#87 – Ode to Joy

Cradled in a safe space…Enveloped in a familiar joy…Transported to marvelous destinations I already know….How else can I describe my musical journey of the past weekend?

Messiah-2018-12-08First of all, Handel’s Messiah. Why does the excitement build each year as I anticipate going to the Centre in the Square to be enfolded by 120 voices from the Grand Philharmonic Choir, plus members of the K-W Symphony and soloists?

I keep pondering why this oratorio is such a must for me. The first notes of the overture and the words “comfort ye” from the tenor soloist do indeed transport me to a marvelous place I already claim.  I land back in the concert hall two and a half hours later, as the full-voice choir sings “Worthy is the lamb that was slain” with the long amen.

In the meantime, I wait for the solos “Behold a virgin shall conceive,”  “I know that my Redeemer lives,” and “The trumpet shall sound.” I hear echoes of various budding soloists from my past while listening to the accomplished ones on tonight’s stage.

I listen in expectation for the choruses “For unto us a child is born,”  “His yoke is easy and his burden is light,” and of course the “Hallelujah Chorus.”

Each year I remember a snowy December night when I was in London on church business, and made the unwise decision to drive home. Furthermore, I decided to take the “back way” which I usually drove between London and Kitchener, consisting of rural roads with little traffic.

I had the CD The Gift of Messiah  with me that night.  The music in the car and the barn lights along the way somehow cradled me in a safe space and got me home….

Incarnation-2018-12-09Incarnation: Menno Singers. One other musical experience also defined last weekend for me – Incarnation, brought to us by the 50-voice Menno Singers choir. Here we were cradled in the sanctuary of an old downtown church, surrounded by gorgeous sound, whether a cappella voices or organ accompaniment.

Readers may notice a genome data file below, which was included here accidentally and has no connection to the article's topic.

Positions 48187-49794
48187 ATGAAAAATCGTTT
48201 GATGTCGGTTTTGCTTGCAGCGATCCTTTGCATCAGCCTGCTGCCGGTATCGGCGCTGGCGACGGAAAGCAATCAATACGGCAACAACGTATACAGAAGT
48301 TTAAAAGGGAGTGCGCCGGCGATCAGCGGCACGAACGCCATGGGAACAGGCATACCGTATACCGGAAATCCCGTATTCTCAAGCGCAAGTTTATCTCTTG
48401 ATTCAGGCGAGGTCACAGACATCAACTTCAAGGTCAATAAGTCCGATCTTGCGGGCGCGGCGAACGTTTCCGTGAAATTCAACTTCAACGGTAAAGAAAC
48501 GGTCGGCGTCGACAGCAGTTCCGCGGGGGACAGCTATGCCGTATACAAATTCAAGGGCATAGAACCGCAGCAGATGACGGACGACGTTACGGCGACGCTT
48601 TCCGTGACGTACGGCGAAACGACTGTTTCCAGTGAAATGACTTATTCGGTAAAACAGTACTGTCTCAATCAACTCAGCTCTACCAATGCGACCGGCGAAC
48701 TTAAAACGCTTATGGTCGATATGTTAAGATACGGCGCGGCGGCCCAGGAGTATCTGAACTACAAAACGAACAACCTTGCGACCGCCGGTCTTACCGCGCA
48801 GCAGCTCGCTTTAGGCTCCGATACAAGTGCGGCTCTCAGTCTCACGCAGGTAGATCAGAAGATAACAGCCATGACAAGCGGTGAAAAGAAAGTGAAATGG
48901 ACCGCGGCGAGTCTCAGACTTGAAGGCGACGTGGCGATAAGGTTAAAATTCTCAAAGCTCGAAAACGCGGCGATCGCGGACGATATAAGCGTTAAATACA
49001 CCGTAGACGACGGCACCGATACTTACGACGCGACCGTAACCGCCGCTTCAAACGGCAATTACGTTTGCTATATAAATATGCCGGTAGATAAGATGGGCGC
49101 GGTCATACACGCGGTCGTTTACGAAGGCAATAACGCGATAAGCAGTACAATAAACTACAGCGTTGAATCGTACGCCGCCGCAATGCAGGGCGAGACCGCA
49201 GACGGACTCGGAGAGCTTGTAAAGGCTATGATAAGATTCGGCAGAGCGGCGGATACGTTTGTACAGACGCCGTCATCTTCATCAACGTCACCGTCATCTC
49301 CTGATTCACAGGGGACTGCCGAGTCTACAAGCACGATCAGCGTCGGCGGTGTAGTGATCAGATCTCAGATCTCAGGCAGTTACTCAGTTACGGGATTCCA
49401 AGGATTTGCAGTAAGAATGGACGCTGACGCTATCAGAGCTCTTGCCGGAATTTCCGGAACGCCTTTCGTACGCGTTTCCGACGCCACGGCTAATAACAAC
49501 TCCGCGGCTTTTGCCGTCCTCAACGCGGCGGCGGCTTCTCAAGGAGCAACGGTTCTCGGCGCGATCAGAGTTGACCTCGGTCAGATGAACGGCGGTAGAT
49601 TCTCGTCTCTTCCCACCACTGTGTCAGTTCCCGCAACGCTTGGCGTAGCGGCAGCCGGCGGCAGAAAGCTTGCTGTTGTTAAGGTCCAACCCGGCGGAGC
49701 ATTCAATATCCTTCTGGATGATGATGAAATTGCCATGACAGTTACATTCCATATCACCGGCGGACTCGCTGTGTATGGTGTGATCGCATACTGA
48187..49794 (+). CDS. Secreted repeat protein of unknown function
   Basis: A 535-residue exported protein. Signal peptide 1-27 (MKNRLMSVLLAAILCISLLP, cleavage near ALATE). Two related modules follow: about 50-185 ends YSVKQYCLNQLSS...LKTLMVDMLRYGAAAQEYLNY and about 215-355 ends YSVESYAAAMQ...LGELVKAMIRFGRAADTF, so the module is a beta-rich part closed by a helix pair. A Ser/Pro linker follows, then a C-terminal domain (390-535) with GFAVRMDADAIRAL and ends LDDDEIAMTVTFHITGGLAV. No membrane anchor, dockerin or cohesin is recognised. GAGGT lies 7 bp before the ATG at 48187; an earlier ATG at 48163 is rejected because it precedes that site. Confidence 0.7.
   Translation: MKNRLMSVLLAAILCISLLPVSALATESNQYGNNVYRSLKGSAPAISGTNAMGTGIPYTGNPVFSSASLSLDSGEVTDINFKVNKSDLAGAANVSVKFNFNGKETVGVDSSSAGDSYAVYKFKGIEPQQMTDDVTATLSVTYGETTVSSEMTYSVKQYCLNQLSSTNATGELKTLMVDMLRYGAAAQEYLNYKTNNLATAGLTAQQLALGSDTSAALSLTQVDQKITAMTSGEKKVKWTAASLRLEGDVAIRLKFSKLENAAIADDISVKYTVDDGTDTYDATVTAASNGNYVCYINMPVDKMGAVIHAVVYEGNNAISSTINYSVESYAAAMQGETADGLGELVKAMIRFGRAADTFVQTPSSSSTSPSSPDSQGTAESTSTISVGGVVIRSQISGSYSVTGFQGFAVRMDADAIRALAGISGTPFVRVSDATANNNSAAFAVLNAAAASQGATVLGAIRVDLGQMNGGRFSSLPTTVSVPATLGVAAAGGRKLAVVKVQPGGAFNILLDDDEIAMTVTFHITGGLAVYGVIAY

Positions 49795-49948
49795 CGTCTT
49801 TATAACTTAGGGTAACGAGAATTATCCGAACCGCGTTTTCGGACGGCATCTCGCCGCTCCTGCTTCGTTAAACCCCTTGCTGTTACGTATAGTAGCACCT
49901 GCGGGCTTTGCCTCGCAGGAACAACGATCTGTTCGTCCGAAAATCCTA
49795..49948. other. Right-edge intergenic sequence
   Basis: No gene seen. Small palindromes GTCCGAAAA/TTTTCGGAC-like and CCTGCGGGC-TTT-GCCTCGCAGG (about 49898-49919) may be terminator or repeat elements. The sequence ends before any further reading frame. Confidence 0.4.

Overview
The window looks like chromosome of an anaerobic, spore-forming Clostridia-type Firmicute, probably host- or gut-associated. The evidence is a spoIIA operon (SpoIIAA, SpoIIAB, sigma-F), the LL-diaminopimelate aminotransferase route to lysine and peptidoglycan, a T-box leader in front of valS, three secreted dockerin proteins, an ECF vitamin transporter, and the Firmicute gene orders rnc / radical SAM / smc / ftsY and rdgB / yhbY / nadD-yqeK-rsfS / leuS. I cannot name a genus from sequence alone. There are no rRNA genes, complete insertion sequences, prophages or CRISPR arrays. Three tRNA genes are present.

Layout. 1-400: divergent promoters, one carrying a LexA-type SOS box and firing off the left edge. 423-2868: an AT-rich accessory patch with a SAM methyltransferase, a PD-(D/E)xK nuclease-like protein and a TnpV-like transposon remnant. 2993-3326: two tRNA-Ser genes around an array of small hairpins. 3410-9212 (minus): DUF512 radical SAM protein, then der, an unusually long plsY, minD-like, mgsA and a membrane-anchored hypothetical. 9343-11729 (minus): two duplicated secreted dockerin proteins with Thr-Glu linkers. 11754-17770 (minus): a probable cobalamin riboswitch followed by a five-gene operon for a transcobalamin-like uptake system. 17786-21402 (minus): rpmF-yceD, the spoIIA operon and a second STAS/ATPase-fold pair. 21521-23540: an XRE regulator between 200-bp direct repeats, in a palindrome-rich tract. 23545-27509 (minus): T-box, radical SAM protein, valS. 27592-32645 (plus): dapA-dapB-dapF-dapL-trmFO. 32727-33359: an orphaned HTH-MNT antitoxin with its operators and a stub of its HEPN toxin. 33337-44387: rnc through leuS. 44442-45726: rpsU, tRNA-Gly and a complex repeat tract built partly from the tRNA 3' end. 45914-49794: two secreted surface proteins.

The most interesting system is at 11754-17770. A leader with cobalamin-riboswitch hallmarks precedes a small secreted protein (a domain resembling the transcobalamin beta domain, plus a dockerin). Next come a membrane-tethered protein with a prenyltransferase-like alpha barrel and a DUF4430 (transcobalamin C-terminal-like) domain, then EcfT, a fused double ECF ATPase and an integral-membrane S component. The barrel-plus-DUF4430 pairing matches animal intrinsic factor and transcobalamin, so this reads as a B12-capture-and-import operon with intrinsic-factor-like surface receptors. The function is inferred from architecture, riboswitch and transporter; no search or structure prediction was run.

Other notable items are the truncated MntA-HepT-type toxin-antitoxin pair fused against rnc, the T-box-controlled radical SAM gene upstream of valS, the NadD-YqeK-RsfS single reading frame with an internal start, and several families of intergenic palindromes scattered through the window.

Since it was a lessons and carols service, we sang five hymns throughout the afternoon. I loved the experience of being rocked and held by music even while participating in the music making. A headline in Monday’s Globe and Mail proclaimed “Odes to Joy: Researchers study the uplifting power of singing.” And I thought: I do believe Mennonite congregations and choirs of all sorts have known this for a long time!

I loved so many things about the Menno Singers approach, including their use of two composers from within the choir, as well as readers and soloists from the choir, as well as another well-known local composer.

I enjoyed hearing again some familiar lilting music from my childhood in southeastern Pennsylvania in the 1950s and 60s, including old carols at the manger arranged by Alice Parker.

I relished being at the first Menno Singers event following the recent death of Abner Martin, the choir’s founder in 1955 and conductor for 20 years.

And – there’s lots of Advent music still to come. I’m looking forward to  Advent Jazz at Conrad Grebel University College; three more worship services at Rockway Mennonite Church; and – of great importance! – our annual Children’s Christmas Pageant.

Oh the joy!

Questions for Reflection:

  1. Which annual Advent music presentations – if any – are you unable to do without?
  2. How does the music of Advent nourish your spirit?

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